WHEN Cass Business School, regarded by the City as its very own business school, recently asked me to become the first ever honorary visiting professor of networking, they were recognising a significant shift in business thinking which brings networking out of its silo as a take-it-or-leave it soft skill, and into the realm of something with a harder edge: networking matters because it adds to the bottom line.
This may seem strange, given that networking has lightweight connotations and it remains overly associated with standing isolated at a cocktail party or conference, waiting to do the only thing you know how to do, namely to hand over your business card. But while much of networking has at its focus not social networking but intelligent face-to-face contact, ideally curated so people do not feel left to their own devices, it is about much more than this too.
Cass is of course a learning institution and this is appropriate because the best networking is about the gathering of, and exchange of knowledge. As every business and its employees and customers face a tsunami of information they face twin challenges: what to engage with and what to tune out. This challenge is central to embracing the new networking.
Others are getting in on the act too. In October I went to Boston to advise Harvard Business Review executives about the world of face-to-face networking. Less than three months later they launched their first online networking toolkit, Developing Your Professional Networks, saying that “real networking is critical to business success”.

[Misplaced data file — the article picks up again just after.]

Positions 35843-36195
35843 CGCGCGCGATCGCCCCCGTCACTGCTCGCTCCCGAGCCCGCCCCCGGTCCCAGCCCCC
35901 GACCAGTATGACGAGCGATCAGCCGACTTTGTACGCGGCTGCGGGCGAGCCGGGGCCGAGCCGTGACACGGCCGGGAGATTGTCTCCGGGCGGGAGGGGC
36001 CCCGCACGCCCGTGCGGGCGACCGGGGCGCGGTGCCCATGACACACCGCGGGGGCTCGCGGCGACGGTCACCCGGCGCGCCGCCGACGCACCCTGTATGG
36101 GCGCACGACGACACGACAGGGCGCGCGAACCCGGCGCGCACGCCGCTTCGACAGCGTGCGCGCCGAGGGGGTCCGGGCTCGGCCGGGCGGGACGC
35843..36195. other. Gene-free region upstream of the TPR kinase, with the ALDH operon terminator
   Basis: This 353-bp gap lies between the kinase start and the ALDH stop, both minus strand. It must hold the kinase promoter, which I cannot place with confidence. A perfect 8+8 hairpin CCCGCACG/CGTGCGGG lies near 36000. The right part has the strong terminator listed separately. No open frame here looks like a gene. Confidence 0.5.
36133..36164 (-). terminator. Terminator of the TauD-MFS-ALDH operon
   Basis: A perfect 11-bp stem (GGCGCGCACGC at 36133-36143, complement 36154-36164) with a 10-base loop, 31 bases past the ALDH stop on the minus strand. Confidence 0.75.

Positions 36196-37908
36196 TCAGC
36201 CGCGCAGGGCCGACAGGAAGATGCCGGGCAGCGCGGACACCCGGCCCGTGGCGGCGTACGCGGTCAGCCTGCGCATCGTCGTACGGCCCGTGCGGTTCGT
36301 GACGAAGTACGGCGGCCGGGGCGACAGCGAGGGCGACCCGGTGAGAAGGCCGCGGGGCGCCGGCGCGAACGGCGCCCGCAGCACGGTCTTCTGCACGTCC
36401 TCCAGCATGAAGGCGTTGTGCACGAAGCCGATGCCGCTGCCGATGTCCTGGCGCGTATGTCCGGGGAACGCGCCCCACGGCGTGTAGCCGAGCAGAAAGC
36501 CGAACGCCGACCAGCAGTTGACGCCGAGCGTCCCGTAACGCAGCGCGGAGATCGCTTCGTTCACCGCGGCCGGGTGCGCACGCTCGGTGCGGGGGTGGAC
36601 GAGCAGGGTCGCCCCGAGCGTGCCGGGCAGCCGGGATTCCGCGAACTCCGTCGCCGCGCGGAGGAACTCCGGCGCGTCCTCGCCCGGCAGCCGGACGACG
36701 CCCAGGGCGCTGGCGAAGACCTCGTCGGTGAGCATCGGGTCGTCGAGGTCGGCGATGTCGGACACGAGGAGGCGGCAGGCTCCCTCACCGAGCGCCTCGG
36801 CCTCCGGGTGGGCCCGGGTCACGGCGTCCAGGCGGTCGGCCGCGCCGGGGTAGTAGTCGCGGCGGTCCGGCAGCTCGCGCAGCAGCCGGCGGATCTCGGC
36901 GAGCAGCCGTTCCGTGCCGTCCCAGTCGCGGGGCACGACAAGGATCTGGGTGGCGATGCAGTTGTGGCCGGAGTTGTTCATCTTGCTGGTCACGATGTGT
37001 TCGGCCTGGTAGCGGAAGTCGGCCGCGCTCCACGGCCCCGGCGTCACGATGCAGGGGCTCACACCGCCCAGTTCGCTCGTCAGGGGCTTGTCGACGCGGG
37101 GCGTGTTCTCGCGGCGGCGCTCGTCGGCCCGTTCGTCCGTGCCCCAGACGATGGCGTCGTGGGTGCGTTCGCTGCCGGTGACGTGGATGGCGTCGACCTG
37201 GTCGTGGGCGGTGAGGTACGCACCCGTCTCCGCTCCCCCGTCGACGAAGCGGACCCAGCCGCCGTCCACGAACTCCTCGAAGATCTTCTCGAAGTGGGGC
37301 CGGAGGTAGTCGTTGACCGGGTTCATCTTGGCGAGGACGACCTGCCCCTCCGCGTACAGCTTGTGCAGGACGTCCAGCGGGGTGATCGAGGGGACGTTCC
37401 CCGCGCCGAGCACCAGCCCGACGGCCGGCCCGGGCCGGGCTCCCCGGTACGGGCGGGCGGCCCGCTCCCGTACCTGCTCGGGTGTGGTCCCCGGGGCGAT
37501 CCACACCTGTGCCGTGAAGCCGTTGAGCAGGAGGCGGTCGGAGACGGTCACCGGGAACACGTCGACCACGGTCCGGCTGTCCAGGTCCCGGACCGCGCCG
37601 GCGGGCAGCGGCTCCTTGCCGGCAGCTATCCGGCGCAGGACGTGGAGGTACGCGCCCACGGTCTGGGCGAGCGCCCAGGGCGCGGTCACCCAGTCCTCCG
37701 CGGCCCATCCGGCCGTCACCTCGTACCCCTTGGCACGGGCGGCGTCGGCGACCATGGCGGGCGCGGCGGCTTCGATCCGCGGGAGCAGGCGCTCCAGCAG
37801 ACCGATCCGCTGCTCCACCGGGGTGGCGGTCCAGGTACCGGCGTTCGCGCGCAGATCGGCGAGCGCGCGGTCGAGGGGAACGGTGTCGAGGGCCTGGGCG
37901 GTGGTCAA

Furthermore, a book published recently by the respected American networking specialist Ivan Misner looking at the differences in the way men and women network – provocatively titled Business Networking and Sex: Not what you think – cites the results of a three year survey of 12,000 business people in America, over 91 per cent of whom believe that networking is integral to winning business. Other survey data in the book confirm what most of you probably already know, that most business or jobs comes from direct referral, either from a recruiter, or a personal connection.
To be clear, I have a vested interest in saying this. I run a corporate networking business for global clients investing in their peoples’ networking skills in a way which would have been unheard of as little as five years ago. But in this climate there is only one reason why a business like mine is growing: it works.
As the American theorist Steven Johnson wrote in the bestseller Where Good Ideas Come from: “A good idea is a network”... “a new idea is a network of cells exploring adjacent possibilities.”
Business has always been about knowing the art of the possible. Giving or getting networking skills will get you further, faster. And in this climate, that has to be priceless.
Julia Hobsbawm runs the corporate networking company Editorial Intelligence.